For wherever ISIS has won ground, it has, through atrocities and beheadings, imposition of Sharia law, and ruthless repression, alienated almost everyone, including al-Qaida.

Should ISIS succeed in holding northern Syria and western Iraq, who will recognize this caliphate? Who will trade with it? How will it hold the allegiance of peoples upon whom it is even now imposing terrorist rule?

The Sunni of Iraq are already chaffing against ISIS rule. How long will Turks, Syrians, Iraqis, Kurds and Iranians tolerate a Talibanized Islamic State right next door? And should ISIS attack the United States, we have more than sufficient means to retaliate, without sending in American troops.

Let Middle Easterners take the lead in fighting this newest Middle East war.

 

Patrick J. Buchanan is the author of the new book The Greatest Comeback: How Richard Nixon Rose From Defeat to Create the New Majority. To find out more about Patrick Buchanan and read features by other Creators writers and cartoonists, visit the Creators Web page at www.creators.com.

COPYRIGHT 2014 CREATORS.COM

Comments

 

 
Richard Channing
Dallas
8/12/2014 03:12 PM
 

  McCain and Grahamnesty are beneath contempt. For these open borders supporters to feign concern for the homeland is vomit inducing.

 
 
Nicholas MOSES
Paris (FR)
8/12/2014 10:55 PM
 

  McCain and Graham should each have been out of a job (and perhaps worse) many years ago, granted, but is *this* particular question really the context in which to call for their blood? (There are ample appropriate opportunities.) After all, can there be a single Christian in the world who does *not* see what ISIS is doing in Iraq as an existential threat? I think we are morally obligated to intervene. Of course, I do not mean full-scale war/conquest/regime change/nation building (which the aforementioned goons would definitely like to see, as they always do). But am I naïve to think we should just take down select industrial and military targets (including "academies" and mosques known to double as dojos) on a regular basis until they get the message that we are going to make sure their killing of Christians is *very* painful for themselves?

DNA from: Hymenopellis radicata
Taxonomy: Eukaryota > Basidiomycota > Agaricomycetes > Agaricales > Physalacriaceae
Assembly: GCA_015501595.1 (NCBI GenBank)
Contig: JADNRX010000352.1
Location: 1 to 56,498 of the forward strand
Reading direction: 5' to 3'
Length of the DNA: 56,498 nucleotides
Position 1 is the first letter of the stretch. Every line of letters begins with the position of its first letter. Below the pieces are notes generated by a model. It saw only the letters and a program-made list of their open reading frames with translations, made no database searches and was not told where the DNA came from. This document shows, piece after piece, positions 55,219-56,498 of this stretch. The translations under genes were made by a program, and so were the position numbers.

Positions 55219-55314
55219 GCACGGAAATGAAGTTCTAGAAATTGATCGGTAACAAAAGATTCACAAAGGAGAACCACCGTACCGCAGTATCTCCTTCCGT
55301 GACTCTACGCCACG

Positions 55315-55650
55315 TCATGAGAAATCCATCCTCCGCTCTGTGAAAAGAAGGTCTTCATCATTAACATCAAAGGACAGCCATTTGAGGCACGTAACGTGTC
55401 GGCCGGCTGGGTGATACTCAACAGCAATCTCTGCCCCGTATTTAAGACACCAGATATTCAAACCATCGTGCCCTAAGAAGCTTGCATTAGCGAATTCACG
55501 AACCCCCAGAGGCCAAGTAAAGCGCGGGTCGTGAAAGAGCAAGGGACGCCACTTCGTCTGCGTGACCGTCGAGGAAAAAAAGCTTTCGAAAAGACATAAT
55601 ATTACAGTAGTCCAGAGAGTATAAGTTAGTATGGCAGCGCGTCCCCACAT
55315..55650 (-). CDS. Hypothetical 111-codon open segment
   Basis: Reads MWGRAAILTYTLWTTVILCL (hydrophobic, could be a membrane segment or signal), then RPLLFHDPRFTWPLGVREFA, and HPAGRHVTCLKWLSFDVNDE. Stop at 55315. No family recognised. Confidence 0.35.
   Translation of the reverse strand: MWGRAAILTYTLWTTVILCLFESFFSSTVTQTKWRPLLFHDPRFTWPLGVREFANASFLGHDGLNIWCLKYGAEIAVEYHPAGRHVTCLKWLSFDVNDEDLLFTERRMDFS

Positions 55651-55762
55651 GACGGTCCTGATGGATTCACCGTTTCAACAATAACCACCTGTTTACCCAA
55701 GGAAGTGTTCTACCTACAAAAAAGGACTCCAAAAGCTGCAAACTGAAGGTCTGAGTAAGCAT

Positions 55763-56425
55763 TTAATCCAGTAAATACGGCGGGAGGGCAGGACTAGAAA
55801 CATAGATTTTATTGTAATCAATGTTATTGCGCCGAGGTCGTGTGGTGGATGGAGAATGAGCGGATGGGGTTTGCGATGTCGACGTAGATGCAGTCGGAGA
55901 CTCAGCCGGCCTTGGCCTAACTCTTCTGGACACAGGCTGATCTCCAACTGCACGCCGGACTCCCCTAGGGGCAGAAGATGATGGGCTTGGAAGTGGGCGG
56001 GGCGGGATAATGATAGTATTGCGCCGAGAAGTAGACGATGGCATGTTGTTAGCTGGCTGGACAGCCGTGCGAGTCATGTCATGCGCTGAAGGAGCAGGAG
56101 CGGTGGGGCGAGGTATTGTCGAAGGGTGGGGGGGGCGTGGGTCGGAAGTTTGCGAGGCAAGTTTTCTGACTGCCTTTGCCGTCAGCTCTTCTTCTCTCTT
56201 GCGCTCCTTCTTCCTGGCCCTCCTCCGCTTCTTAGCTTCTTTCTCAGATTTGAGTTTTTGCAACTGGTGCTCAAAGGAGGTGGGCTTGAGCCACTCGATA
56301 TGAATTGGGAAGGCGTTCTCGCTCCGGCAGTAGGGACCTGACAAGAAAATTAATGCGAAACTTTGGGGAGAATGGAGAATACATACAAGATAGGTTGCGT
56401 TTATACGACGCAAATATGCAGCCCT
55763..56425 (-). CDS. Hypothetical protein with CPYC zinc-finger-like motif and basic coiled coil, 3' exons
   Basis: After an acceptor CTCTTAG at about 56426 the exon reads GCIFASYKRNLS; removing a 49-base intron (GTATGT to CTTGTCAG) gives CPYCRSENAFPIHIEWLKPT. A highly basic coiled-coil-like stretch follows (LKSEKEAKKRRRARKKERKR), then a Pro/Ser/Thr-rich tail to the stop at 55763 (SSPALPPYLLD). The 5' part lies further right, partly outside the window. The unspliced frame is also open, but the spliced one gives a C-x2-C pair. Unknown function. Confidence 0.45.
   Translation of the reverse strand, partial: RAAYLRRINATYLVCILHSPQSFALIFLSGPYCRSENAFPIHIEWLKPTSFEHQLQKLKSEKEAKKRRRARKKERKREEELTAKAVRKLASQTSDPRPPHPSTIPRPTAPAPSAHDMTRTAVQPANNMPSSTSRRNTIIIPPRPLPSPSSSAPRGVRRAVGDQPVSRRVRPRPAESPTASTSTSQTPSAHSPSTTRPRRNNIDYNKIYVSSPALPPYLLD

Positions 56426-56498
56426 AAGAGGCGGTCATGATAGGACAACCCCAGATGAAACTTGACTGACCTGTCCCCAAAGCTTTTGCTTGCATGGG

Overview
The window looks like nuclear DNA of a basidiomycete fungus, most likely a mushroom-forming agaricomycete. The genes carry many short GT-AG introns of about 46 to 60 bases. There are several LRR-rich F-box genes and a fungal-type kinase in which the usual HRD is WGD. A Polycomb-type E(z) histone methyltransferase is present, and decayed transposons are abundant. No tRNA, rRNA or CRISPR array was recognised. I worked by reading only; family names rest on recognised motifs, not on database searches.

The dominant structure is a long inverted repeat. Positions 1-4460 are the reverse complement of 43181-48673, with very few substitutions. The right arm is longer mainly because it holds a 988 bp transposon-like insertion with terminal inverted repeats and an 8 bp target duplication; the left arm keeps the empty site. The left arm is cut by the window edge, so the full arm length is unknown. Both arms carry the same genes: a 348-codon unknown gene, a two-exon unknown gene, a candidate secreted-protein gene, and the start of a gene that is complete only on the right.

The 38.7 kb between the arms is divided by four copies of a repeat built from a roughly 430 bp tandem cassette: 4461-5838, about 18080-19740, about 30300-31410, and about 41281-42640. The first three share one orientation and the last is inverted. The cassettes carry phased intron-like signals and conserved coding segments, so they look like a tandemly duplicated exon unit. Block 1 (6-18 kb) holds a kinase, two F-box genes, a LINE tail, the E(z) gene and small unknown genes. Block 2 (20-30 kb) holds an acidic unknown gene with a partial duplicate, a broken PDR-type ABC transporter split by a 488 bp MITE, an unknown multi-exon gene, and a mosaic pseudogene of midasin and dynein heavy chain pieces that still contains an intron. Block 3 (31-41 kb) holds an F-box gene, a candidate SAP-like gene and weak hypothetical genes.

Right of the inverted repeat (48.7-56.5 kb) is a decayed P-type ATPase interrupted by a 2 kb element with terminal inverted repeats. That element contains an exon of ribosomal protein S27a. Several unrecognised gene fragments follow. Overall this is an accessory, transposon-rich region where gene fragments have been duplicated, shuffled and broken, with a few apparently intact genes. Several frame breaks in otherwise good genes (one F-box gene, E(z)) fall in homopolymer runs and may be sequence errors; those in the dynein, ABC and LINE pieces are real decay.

Letters From Canada
Toronto (CA)
8/13/2014 09:29 PM
 

  The most elusive fact to find about ISIS(L) is how this organization grew as a major US threat overnight. Even careful analysts do not remember exactly ISIS meteoric rise in the last couple of months. Were they those Kerry's “moderates” in Syria, or “liberators” in Libya. Suddenly, ISIS controls over half of Iraq territory and western media starts reporting about their atrocities. Used to not trust American lies any longer after WMD fiasco, one would wonder what is behind this new “crisis”. Since western media are not reporting that Ukrainian fighter jets have shot down Malaysian flight MH17, why would anyone believe what they are reporting any facts at all. Like crying wolves, we should all leave them to live in their own virtual reality.

 
 
Chris Ikaris
Brooklyn
8/14/2014 04:11 AM
 

  Short of throwing up our collective hands, perhaps there is something constructive that can be done. According to numerous reports, ISIS is a well-funded and equipped militant group. Who is funding and equipping them? I find it hard to believe that the CIA and NSA who have the ability to track every computer keystroke we make, cannot trace the money going to ISIS. And where is ISIS getting its weapons? Who is making them? Who is selling them? Who is shipping them? My suspicion is that the answer to these questions would be politically embarrassing to some very important people, especially to Washington's Arab "allies."

 
 
Suthern
Houston
8/26/2014 12:02 PM
 

  The most important question is why dose ISIS exist? Why are we involved, and what business is it of ours to meddle in other nations affairs? I'm sick of arrogant fools that the US is the police of the world. 25 years we have meddled in Iraq, and this is where we are today. Millions of innocent lives later and how much in debt, for what? Absolutely nothing!

 
 
Print

You have not viewed any products recently.

 

To comment on this article, please find it on the Chronicles Facebook page.